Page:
Princess Charlotte Amalie of Denmark
|Princess of Denmark|
Portrait by Peter Wichmann
|House||House of Oldenburg|
|Father||Frederick IV of Denmark|
|Mother||Louise of Mecklenburg-Güstrow|
6 October 1706|
|Died||28 October 1782
Charlotte Amalie never married and spent her entire life in Denmark, where she was active in court life. In contrast to her brother and sister-in-law, she had a good relationship with her stepmother, Anna Sophie Reventlow, with whom she lived closely. She tried to prevent the worst hostility at court when Anna Sophie became queen (1721). On 8 April 1771, she was ordered to leave court, and she spent the rest of her life with the queen dowager Juliana Maria, which meant that she continued to spend a lot of her time at court with the queen dowager. As she preferred black wigs, she had ordered her staff to wear them also, and her court became known as "the court of the black wigs". After 1778, she no longer showed herself to the public, as she had become senile.
Charlottenlund Palace, where she spent her summers, was built and named after her in 1731–1733. She is also known as the benefactress of the writer Charlotte Baden (1740–1824), who was the niece of one of her first ladies-in-waiting, Anna Sophie von den Osten. Charlotte Baden was raised at her court, and Charlotte Amalie provided her with an education and an allowance. In her will, Charlotte Amalie created a foundation to benefit poor girls from all classes. Charlottenlund and Charlotte Amalie, United States Virgin Islands are named after her.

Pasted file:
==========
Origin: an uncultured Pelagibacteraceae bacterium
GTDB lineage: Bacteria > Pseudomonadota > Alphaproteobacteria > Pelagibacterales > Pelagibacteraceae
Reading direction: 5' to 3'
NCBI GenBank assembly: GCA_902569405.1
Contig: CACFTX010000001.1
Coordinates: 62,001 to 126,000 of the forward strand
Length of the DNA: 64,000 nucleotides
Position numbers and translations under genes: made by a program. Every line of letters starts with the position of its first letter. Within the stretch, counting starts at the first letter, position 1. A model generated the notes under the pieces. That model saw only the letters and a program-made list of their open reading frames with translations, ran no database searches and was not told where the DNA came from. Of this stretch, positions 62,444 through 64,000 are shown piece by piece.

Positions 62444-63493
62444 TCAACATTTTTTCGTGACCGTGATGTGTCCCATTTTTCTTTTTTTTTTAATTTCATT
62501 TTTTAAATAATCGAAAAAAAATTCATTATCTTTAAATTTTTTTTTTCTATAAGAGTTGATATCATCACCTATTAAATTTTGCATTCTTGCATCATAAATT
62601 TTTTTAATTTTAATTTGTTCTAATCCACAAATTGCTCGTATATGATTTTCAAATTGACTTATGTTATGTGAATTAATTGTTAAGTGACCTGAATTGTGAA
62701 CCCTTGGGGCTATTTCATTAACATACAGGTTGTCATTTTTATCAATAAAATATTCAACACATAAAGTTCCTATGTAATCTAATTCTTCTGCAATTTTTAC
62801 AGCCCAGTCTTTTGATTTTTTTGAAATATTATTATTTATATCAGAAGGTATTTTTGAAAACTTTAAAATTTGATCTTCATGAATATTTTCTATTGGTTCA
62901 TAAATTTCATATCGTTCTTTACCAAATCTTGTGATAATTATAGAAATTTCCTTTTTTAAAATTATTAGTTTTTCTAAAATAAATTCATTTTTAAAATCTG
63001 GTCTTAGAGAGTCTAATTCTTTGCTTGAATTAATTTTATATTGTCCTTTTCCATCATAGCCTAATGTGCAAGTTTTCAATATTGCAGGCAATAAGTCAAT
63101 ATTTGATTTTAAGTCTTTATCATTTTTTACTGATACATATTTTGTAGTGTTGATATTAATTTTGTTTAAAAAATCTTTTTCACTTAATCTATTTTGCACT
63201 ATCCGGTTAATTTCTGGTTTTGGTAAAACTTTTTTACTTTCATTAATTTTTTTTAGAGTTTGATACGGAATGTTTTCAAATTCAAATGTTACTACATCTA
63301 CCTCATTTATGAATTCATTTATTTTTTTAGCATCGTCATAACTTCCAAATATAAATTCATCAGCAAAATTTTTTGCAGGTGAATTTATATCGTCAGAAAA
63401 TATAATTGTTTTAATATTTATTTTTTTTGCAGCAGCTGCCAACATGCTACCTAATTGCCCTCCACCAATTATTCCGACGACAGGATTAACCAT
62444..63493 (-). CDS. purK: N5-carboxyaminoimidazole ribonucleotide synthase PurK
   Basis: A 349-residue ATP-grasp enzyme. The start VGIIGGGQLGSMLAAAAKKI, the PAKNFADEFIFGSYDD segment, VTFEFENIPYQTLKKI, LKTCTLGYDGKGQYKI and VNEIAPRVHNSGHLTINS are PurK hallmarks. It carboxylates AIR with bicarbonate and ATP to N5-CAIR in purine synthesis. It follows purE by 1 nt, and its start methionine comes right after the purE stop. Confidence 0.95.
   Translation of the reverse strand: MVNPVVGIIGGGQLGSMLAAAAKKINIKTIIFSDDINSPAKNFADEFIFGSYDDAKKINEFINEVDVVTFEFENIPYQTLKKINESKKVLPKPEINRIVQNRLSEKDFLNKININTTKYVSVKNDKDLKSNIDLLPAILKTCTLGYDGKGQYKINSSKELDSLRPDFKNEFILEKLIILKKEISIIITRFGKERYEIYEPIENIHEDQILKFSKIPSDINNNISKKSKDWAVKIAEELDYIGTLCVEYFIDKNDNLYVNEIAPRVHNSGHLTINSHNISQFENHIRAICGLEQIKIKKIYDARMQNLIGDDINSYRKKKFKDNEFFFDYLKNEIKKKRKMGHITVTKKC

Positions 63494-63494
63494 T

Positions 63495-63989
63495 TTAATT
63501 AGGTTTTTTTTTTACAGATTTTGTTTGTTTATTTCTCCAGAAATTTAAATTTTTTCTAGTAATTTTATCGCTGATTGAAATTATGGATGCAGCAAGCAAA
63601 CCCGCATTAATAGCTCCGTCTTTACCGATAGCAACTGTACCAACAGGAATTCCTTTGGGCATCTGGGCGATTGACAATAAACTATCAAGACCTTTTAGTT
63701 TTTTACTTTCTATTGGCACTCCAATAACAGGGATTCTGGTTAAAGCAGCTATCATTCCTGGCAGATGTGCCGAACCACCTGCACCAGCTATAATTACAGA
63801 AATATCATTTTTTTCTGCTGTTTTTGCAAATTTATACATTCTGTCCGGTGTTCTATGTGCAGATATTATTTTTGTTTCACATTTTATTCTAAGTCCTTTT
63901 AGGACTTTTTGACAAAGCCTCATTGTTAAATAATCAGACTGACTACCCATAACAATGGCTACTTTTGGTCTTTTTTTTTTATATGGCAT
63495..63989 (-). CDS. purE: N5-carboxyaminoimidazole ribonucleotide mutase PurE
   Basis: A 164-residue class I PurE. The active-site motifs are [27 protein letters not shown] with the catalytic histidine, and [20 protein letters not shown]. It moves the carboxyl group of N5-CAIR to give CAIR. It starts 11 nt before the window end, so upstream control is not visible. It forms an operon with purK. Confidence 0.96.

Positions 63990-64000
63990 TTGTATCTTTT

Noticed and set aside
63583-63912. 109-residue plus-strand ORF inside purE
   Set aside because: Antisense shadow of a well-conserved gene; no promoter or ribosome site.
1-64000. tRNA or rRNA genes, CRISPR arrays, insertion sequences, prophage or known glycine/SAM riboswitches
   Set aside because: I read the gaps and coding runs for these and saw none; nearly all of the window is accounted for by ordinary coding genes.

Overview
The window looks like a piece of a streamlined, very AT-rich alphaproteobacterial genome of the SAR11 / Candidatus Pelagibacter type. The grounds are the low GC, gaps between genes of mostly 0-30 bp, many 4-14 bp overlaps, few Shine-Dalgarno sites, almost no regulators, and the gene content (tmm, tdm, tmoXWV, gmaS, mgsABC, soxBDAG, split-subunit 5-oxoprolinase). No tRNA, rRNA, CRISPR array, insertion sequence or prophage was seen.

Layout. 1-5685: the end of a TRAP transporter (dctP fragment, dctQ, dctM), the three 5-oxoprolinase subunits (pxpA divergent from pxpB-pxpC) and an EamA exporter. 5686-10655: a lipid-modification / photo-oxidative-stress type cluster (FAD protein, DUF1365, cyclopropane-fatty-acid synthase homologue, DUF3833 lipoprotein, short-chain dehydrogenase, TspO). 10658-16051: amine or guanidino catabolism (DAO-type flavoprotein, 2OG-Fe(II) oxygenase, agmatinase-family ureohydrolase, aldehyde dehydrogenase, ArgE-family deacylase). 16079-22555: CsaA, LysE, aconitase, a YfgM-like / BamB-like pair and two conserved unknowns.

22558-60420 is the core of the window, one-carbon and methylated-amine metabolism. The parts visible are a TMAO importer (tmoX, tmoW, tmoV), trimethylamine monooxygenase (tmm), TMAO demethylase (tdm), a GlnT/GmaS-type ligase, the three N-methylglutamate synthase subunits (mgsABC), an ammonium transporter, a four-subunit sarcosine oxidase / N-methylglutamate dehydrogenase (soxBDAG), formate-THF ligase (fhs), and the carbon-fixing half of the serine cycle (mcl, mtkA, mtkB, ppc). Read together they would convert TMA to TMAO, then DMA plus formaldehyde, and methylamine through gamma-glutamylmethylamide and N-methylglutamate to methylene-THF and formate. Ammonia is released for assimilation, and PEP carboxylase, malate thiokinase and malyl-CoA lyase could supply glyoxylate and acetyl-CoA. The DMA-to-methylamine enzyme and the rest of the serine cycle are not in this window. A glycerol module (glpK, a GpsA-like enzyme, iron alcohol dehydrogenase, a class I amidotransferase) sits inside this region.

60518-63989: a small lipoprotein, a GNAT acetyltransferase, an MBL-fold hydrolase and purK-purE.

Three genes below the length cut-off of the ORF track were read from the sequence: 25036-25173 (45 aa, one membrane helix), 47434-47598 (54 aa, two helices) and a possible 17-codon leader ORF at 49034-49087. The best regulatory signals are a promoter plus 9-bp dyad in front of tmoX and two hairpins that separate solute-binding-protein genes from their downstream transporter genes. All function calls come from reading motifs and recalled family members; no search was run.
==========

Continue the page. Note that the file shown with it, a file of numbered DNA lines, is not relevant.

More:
- Charlottas, Hedvig Elisabeth (1902) [1775–1782]. Bonde, Carl Carlson, ed. Hedvig Elisabeth Charlottas dagbok [The diary of Hedvig Elizabeth Charlotte] (in Swedish). I 1775-1782. Translated by Carl Carlson Bonde. Stockholm: P.A. Norstedt & Söners förlag. p. 130. OCLC 14111333. (search for all versions on WorldCat)
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